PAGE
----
(The flow of English blood is stopped.)

Martin Luther is the first “protestant,” or the first to protest against certain practices of the Roman Catholic Church (1517). Luther took seriously what he called the “four last things.” These were: death, judgment by God, heaven and eternal fire.

Luther admitted he trembled before God’s power. He was, he said, no more than “a miserable pygmy…dust and ashes full of sin.” On one occasion he spent six hours confessing his many sins.

Luther argued that the individual must understand the Bible and the teachings of Christ for himself. For this reason he insisted that the Bible must be translated from Latin into languages the common people understood. No priest or sacrament could wipe out sin. A man or woman could be saved by faith alone. Followers of Luther were soon battling it out with Catholics and a flood of Christian blood would be unleashed.


Protestant ideas began entering England at this time. At first, Henry VIII was against these new teachings. Those who read copies of an English-language Bible were arrested. The book was burned. A second offense meant readers were burned at the stake. 

During the 1520s Henry grew increasingly unhappy with his queen’s failure to produce a male child who could inherit the throne. Henry slept with other women and two mistresses produced boys. (Neither “bastard” was eligible for the crown.) So the king plotted to divorce his wife. The pope denied him permission. 

Henry responded by starting his own church, the Church of England or Anglican Church. 

In 1533 Henry married Anne Boleyn. English law now made it a crime to insult the queen or question Anglican teachings. When Henry quickly tired of Anne and wanted to rid himself of another wife he ordered “witnesses” tortured till they admitted to various crimes involving the queen. Boleyn was found guilty and her head was chopped off at the Tower of London. 

In 1536 thousands of Catholics rose up and prepared to revolt. Henry made promises to rebel leaders he never intended to keep. Then he ordered his top general to make “dreadful execution” against these troublesome Englishmen. A “fearful spectacle” and plenty of spilled blood would teach them a lesson.

After 1547 most links to Catholic religious practice were ended. Stained glass windows were removed from churches, sometimes by angry mobs throwing rocks. Bells came down from steeples. Statues of the saints were broken up. Priests and ministers were ordered not to wear fancy garments during services. A New Book of Common Prayer was introduced, making English the language of all religious activities.  Battles over the use of this book led to the death of 4,000 Catholics and Anglicans.

By this time Henry VIII had died.

Edward VI, the new king, was calling the pope “the true son of the devil.”

His half-sister Mary, however, was a devoted Catholic. She cared for nothing in the world, she once said, “but only for God’s service and my conscience.” Told she could not attend Catholic mass she ignored everyone and went to church two and three times a day.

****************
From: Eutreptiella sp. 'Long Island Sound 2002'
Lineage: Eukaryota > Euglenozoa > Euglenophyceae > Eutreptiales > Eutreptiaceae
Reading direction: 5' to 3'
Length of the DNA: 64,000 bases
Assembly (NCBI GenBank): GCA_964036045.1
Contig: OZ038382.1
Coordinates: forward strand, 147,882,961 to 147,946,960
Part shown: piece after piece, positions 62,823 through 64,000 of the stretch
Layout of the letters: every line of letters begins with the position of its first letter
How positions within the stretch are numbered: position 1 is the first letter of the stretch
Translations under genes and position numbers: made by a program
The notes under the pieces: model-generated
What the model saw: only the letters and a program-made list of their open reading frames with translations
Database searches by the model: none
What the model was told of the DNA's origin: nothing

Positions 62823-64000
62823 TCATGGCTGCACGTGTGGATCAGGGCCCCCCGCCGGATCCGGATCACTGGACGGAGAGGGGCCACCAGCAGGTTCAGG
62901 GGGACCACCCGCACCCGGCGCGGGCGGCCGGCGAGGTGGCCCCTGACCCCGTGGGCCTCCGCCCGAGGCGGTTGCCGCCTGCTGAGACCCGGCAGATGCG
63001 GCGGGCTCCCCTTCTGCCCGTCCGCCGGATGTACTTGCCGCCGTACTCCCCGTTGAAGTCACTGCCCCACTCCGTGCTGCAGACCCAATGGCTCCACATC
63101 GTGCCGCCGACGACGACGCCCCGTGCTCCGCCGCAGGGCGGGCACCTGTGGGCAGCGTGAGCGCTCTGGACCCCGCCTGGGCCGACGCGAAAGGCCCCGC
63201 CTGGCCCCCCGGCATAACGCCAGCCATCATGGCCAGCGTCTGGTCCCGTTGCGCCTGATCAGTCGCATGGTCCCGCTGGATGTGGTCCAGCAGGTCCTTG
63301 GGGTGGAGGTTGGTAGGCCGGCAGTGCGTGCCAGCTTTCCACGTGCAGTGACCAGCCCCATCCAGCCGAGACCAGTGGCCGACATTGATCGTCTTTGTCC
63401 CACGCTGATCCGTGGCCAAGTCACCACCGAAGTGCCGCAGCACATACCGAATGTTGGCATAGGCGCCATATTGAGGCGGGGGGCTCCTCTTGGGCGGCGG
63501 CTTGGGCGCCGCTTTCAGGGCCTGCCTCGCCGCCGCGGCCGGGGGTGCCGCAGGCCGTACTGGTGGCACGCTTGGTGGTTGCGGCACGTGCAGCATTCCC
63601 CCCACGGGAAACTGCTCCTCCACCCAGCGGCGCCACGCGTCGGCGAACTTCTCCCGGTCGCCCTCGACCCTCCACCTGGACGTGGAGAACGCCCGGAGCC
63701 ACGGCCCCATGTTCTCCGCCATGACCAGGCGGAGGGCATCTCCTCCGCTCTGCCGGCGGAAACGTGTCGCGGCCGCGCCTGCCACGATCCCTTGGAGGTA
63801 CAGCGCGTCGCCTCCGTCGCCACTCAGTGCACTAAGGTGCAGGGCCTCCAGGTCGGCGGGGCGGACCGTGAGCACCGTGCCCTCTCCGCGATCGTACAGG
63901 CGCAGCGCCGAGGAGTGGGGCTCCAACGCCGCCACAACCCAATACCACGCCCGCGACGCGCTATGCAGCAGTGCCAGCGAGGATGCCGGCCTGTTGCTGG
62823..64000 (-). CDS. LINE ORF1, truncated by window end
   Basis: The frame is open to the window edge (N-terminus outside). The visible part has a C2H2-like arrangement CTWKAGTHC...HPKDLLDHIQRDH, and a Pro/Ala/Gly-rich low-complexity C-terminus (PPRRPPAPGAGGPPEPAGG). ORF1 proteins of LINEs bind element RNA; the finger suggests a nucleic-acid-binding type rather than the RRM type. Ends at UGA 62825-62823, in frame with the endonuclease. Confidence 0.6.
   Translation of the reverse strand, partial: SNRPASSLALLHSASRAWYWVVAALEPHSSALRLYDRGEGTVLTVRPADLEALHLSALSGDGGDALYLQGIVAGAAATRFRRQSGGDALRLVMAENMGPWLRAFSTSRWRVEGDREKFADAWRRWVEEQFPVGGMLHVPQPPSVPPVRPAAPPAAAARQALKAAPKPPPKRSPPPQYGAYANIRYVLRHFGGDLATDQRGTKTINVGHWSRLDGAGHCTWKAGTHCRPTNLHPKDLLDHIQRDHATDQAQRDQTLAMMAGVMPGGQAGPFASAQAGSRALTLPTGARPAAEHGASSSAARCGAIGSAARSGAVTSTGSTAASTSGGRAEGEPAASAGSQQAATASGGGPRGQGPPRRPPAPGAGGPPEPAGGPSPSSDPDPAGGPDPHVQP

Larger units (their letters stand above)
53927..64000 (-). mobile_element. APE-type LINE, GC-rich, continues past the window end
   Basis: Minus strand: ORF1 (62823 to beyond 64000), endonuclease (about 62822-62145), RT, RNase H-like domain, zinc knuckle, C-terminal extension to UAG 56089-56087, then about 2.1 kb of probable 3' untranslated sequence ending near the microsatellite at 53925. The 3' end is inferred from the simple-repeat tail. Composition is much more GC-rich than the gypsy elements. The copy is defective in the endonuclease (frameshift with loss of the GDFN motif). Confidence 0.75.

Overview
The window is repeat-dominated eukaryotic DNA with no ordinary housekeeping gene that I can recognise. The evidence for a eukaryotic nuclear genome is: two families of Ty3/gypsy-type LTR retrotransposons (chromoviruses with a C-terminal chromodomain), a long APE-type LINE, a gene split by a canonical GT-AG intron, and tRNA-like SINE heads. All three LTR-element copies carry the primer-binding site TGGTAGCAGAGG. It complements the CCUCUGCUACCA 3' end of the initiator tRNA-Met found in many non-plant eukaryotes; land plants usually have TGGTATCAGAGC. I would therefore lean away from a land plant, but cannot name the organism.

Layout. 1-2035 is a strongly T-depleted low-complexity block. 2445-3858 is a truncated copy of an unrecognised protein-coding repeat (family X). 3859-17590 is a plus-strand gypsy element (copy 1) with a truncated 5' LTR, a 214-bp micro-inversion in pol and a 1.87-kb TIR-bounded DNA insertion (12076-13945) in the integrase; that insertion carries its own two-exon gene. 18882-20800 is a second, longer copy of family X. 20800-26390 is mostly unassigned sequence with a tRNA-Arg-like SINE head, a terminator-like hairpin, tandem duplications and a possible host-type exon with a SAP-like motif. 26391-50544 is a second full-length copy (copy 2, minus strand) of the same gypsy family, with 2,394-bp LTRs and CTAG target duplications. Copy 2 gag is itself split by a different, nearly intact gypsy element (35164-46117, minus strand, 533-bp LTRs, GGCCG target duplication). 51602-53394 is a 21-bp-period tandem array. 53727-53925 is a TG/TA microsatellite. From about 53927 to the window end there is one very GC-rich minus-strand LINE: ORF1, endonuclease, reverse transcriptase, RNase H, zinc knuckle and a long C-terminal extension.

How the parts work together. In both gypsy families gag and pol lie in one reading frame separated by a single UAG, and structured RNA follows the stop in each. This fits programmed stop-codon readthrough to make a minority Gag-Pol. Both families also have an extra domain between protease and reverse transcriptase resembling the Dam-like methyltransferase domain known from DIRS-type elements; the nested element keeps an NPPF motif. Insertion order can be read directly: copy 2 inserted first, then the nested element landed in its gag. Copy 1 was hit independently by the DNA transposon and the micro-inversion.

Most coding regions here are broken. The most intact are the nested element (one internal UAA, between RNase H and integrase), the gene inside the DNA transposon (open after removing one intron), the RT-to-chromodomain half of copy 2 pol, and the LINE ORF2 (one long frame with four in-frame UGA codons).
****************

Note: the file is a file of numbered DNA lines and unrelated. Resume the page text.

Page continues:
So long as Edward lived the Protestants were in control. When he died in 1553 Mary took the English throne and Catholics appeared poised to regain power. The next year she declared England to be under the pope’s control. Then she married Philip, a good Catholic and son of the Spanish king. Soon she was ordering the burnings of heretics, this time, those who refused to give up “protestant” ideas. More than 200 died in the flames. Victims included Hugh Latimer and Nicholas Ridley, bishops in the Church of England. Another was Joan Waist, a poor blind woman, who saved money to buy a New Testament and paid others to read it to her. The queen has been known as “Bloody Mary” ever since.[1]

Queen Mary died in 1558.[2] She was followed on the throne by Elizabeth I, this time a Protestant queen. For the next fifteen years England seesawed with Protestants and Catholics battling for control and often killing those who stood in the way. In 1579 John Stubbs published a book which angered the queen. As punishment his right hand was amputated. Meanwhile, Pope Pius V offered a reward to anyone who could assassinate the English ruler. The government began using spies to keep watch on religious enemies. When testimony was needed in court the rack (a device to stretch the arms and legs of a victim) and the thumbscrews were employed. 

Mary Stuart, Elizabeth’s niece, a Catholic, was executed when it seemed she was plotting to take the throne. 

Differences over religion helped stir rivalry between Spain and England. In 1580 Spain gobbled up neighboring Portugal and held power there for sixty years. Eight years later the Spanish sent a mighty fleet, the Spanish Armada, to attack England. The fleet was smashed—opening the door for other nations to found colonies in America.

France was also torn by religious differences. Blood again flowed. In 1598 the Edict of Nantes was issued. This decree granted religious toleration to all members of Christian churches. Spain took another direction: in 1609, rulers ordered almost a million people driven from the country because of their beliefs.